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The Netflix of it All (Week Roundup)

Well here we go again…

If last Friday was all about HBO’s victory lap, on this week’s roundup we take a look at one of the biggest OTT (over-the-top) competitors: Netflix.

Netflix Is Betting Its Future on Exclusive Programming

The NY Times once again posted a great in-depth television piece, shining a light on Netflix. The article offers a behind-the-scenes look at the cryptic online network. Although there isn’t that much revealed people don’t already know, it still is an interesting side of the OTT network, full of confidence. The focus of the piece is on what Netflix has been trying to accomplish for a while now: lots of great original content.
It has been over four years since I announced Netflix’s original programming strategy was going to be a game-changer. Looks like I’m only getting proven more correct as days go by. The new era has been ushered. As Reed Hastings, CEO’s Netflix, explains:

We’ve had 80 years of linear TV, and it’s been amazing, and in its day the fax machine was amazing. The next 20 years will be this transformation from linear TV to Internet TV.

Better play catch-up now.

Is Netflix Friend or Foe to the TV Industry? It’s More Confusing Than Ever

Continuing on Netflix, VideoNuze offers two perspectives on the OTT’s wide content expansion, both as a friend to the television industry, and as a foe. Time will tell as to which of the two the network really is, but for now, the article offers some interesting points:

While licensing deals have been fattening studios’ and TV networks’ bottom lines, they’ve also been improving the quality of Netflix and other OTT providers’ content, in turn creating better subscriber experiences. With time being finite, eventually Netflix viewing had to come out of the hide of TV viewing.

There has been a staggering 19.2% drop from year-to-year in TV viewership from the 18-24 year-olds. It’s not surprising that a lot of those who are cutting the cable cord (or never had it in the first place) are also switching off whatever TV set they may have in favor of Internet-based content. This will be even more interesting when it comes to kids or youth-based networks. Will parents still have their TVs on, or will they pit other screens in front of their children?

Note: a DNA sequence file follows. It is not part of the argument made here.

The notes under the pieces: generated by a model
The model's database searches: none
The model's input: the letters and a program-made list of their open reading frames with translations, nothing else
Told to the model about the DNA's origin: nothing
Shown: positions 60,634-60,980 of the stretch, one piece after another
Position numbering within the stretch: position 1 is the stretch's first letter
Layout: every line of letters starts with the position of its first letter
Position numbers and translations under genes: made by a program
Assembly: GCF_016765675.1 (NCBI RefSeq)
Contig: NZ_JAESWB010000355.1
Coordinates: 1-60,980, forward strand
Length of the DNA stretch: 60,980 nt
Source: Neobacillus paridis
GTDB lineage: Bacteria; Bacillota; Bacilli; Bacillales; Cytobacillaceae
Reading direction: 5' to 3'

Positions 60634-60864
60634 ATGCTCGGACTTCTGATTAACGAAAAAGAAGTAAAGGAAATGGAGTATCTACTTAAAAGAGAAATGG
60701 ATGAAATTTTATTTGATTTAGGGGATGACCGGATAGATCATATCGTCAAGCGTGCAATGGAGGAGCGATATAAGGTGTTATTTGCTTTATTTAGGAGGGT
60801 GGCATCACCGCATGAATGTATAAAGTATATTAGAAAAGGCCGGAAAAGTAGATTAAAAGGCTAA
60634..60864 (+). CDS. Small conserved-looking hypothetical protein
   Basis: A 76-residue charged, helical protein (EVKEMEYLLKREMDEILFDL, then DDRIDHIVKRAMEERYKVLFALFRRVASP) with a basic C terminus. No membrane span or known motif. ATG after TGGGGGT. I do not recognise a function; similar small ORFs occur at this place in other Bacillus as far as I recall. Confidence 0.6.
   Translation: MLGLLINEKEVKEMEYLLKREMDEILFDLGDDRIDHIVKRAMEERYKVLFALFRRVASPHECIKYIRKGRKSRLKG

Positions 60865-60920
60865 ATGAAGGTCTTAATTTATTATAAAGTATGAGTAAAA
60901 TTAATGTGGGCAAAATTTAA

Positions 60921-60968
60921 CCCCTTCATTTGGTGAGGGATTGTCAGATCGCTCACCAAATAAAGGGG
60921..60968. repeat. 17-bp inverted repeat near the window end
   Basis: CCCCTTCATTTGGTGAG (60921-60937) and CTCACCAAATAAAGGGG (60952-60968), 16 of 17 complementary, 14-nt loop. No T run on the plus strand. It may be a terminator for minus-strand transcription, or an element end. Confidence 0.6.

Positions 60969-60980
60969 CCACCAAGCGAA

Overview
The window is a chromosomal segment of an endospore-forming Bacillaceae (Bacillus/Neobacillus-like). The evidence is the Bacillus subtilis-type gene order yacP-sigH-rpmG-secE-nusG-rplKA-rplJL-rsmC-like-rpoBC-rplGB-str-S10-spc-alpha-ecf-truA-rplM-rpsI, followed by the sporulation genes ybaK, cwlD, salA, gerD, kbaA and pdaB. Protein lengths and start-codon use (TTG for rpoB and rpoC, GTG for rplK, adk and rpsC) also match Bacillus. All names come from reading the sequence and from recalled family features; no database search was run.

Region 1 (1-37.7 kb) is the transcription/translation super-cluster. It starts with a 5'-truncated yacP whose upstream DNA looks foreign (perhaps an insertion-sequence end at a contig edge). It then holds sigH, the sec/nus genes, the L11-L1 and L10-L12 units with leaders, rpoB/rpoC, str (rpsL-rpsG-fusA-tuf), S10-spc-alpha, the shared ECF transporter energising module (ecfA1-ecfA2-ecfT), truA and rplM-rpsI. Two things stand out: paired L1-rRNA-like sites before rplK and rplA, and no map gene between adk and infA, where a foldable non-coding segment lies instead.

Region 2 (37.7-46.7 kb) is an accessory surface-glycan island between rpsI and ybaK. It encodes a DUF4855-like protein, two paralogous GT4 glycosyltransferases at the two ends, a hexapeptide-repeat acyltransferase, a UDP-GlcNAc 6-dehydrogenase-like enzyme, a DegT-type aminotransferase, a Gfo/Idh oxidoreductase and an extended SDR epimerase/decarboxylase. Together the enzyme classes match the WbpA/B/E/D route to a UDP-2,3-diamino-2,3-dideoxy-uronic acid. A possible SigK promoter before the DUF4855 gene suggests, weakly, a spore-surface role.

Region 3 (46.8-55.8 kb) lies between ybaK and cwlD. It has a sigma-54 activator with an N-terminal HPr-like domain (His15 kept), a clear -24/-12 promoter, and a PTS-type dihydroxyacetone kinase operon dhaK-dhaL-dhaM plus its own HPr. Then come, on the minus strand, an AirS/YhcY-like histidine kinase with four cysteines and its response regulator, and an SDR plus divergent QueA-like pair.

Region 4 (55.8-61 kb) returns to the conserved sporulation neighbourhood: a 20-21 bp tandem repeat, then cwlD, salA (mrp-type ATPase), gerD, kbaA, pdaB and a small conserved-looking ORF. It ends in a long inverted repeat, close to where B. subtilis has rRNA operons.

And this brings us to our next article…

The World’s Love Affair with the TV May Be Coming to an End

Perhaps a big over-dramatic with its title, the Daily Dog doesn’t just use Nielsen’s own findings but rather discusses the results of “Digital Video and the Connected Consumer”, a report from Accenture. In it, Accenture notes that video consumption has skyrocketed while traditional TV viewership has plummeted.

Nearly all age brackets reported double-digit declines in TV viewing globally, with 14- to 17-year-olds abandoning the TV screen at the rate of 33 percent for movies and television shows and 26 percent for sporting events. This decline continues for 18- to 34-year-olds at 14 percent for movies and television shows and 12 percent for sporting events, and for 35- to 54-year-olds, at 11 and nine percent, respectively. It does, however, flatten among the 55 and older crowd, at six percent and one percent respectively.

Now here is the most interesting part of the report, as described by Accenture’s Gavin Mann:

TV shows and movies are now a viewing staple on mobile devices of all shapes and sizes, thanks to improved streaming and longer battery life. The second screen viewing experience is where the content creators, broadcasters and programmers will succeed or fail.

A pretty ballsy claim. I do have to agree with one thing: it is clear that it’s not just OTT, but also mobile screens that will shape the near-future of video content. Note that new entrants will still have to prove themselves over traditional medium. Content discovery in this brand new world is still more than a step away from becoming a solved issue.

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